Ten Things to Know About Military Compensation

On Friday, Lawrence Korb, Alex Rothman, and Max Hoffman of the Center for American Progress wrote "The Top 10 Things to Know About Military Compensation," which provides context for compensation within the defense budget and how reforms can be done in minimally harmful ways.

The ten things are:

Public Indicates Support for Defense Cuts

At Wonkblog, Suzy Khimm points to a study done by the Stimson Center that polled Americans about how large the defense budget should be.

How Is the House Replacing the Sequester?

Update: CBO has posted scores for the Energy and Commerce and Oversight bills. They would save $113 billion and $83.3 billion, respectively, over ten years.

Setting the Record Straight...on War Spending

The Simpson-Bowles alternative budget resolution put forward this week by Representatives Cooper, LaTourette, Schrader, Bass, Quigley, Dold and Costa has come under fire for a number of reasons, but one of the seemingly more confusing points is what it does to war spending.

The House Republican Approach to the Sequester

One of the more complicated aspects of Rep. Paul Ryan's (R-WI) budget is what he does with the sequester that will take effect on January 2, 2013 due to the failure of the Super Committee. From 2013-2021, the sequester is scheduled to reduce the deficit by $984 billion, with $66 billion coming in 2013. The sequester essentially has three parts: cuts to defense spending, cuts to non-defense spending, and cuts to mandatory programs, including Medicare (limited to two percent).

The War Gimmick Simplified

With CBO recently having scored President Obama's 2013 Budget Request, included within the total score is a score of a policy known as capping Overseas Contingency Spending. While this is a good policy, this policy, when coupled with counting it is deficit reducing or using it to offset other spending, which President Obama, like many others before him, have done, is quite simply a gimmick.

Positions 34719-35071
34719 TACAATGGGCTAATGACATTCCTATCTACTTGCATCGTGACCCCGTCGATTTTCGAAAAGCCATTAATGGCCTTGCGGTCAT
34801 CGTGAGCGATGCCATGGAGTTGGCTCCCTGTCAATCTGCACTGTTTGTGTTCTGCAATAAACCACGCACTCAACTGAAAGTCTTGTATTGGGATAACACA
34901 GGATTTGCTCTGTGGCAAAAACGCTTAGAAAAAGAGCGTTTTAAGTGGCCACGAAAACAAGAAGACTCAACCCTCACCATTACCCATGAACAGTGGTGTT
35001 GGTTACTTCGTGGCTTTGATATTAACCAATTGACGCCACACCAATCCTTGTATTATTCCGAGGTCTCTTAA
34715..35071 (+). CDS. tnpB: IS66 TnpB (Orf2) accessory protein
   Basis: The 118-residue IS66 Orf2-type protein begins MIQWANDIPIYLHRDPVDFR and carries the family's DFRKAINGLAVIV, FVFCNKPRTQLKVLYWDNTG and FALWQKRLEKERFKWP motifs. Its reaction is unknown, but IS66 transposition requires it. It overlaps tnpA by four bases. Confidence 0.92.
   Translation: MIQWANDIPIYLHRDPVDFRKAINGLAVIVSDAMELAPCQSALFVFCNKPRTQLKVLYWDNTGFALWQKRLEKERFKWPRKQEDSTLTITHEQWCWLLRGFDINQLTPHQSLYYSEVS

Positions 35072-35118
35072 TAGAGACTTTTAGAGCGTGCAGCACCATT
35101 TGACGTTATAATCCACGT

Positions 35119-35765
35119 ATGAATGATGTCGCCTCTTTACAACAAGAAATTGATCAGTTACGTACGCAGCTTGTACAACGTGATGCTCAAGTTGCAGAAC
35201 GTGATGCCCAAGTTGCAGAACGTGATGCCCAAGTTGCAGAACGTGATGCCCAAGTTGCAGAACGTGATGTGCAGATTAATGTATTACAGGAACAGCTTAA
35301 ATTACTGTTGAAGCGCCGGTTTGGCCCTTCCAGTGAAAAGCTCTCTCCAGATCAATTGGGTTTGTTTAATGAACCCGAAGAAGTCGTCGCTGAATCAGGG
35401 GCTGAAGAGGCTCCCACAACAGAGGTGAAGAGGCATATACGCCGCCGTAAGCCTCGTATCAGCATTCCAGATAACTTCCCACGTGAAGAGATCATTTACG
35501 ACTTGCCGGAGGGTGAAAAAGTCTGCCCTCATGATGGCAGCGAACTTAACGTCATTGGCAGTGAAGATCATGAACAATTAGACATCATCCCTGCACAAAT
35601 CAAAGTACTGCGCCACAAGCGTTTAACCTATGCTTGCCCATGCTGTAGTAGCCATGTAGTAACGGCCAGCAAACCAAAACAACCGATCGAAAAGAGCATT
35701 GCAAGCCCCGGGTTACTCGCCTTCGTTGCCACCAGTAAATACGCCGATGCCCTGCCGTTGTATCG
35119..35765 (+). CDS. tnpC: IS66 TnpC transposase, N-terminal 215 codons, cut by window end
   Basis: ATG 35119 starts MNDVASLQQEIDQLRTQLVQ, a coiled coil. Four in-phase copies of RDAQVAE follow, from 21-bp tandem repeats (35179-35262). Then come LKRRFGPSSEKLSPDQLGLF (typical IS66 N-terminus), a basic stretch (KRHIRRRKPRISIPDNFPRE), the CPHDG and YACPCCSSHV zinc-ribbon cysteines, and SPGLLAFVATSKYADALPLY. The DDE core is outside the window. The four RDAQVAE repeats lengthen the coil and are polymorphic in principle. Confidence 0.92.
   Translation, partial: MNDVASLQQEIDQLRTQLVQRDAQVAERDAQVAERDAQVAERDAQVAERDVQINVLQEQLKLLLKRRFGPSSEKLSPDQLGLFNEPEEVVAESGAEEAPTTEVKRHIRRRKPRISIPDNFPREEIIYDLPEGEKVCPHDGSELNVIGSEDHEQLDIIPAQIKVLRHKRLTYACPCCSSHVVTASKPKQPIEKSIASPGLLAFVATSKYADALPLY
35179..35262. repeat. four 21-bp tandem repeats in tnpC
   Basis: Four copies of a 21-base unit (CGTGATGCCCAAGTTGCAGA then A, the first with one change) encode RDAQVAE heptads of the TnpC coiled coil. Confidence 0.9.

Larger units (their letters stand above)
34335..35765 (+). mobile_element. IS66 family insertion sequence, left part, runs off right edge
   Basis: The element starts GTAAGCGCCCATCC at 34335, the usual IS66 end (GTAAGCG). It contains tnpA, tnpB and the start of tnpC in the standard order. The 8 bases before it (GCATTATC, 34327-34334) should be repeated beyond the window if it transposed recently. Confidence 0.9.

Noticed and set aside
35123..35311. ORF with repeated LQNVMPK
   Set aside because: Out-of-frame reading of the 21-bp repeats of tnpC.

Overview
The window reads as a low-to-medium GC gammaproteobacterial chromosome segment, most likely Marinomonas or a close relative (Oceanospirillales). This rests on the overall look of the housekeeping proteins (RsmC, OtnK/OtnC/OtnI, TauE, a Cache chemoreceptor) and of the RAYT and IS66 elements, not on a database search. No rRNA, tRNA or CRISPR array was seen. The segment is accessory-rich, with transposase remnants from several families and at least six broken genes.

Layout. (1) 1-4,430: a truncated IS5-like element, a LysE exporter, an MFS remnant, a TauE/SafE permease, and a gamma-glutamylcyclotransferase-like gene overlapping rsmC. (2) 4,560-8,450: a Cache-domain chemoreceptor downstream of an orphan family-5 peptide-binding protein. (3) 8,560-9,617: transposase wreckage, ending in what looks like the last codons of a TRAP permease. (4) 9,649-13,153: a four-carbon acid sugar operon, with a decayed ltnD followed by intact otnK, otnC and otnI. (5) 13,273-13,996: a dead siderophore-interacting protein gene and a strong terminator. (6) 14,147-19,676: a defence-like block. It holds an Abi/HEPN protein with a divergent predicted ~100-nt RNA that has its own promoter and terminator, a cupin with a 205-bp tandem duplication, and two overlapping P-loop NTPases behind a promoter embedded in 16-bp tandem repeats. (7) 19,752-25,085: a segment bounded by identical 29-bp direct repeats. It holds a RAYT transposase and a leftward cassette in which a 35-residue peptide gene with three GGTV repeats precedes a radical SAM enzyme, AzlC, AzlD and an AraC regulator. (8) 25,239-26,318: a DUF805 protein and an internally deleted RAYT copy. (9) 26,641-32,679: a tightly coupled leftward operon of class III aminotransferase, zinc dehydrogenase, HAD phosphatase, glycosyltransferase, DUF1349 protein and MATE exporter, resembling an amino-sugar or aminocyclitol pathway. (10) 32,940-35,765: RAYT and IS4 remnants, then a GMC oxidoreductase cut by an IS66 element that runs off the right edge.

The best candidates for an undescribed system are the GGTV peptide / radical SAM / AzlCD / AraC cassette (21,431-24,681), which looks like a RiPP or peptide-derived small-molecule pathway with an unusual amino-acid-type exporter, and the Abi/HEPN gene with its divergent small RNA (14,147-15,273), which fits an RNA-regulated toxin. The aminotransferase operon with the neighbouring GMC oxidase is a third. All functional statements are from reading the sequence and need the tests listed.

Military Retirement Needs Reform

Military pensions for high-ranking officers are going up significantly, according to a USA Today article. Due to a change in the Defense Authorization Act of 2007 that was intended to dispel concerns about losing too much of the top brass during wartime, pensions increased by as much as 63 percent for some officers.

Panetta Presents New Defense Budget

Yesterday, Secretary of Defense Leon Panetta fleshed out the widely-anticipated FY 2013 defense budget. The budget showed to some extent how the Obama Administration plans on meeting the defense reductions that are necessary because of the discretionary spending caps in the Budget Control Act.

While Panetta's briefing was not as detailed as next month's budget, it included more details than we had heard in previous speeches and laid down the topline defense numbers the Administration will propose over the next five years.

A Gimmick on the Rise

Update: The American College of Physicians has also called for eliminating the SGR and the sequester and partially paying for them with war savings. To their credit, though, they propose a number of other scoreable savings options like having uniform cost-sharing for Parts A and B of Medicare, allowing Medicare to negotiate drug prices, accelerating the health insurance excise tax or limiting the health exclusion, and enacting tort reform.

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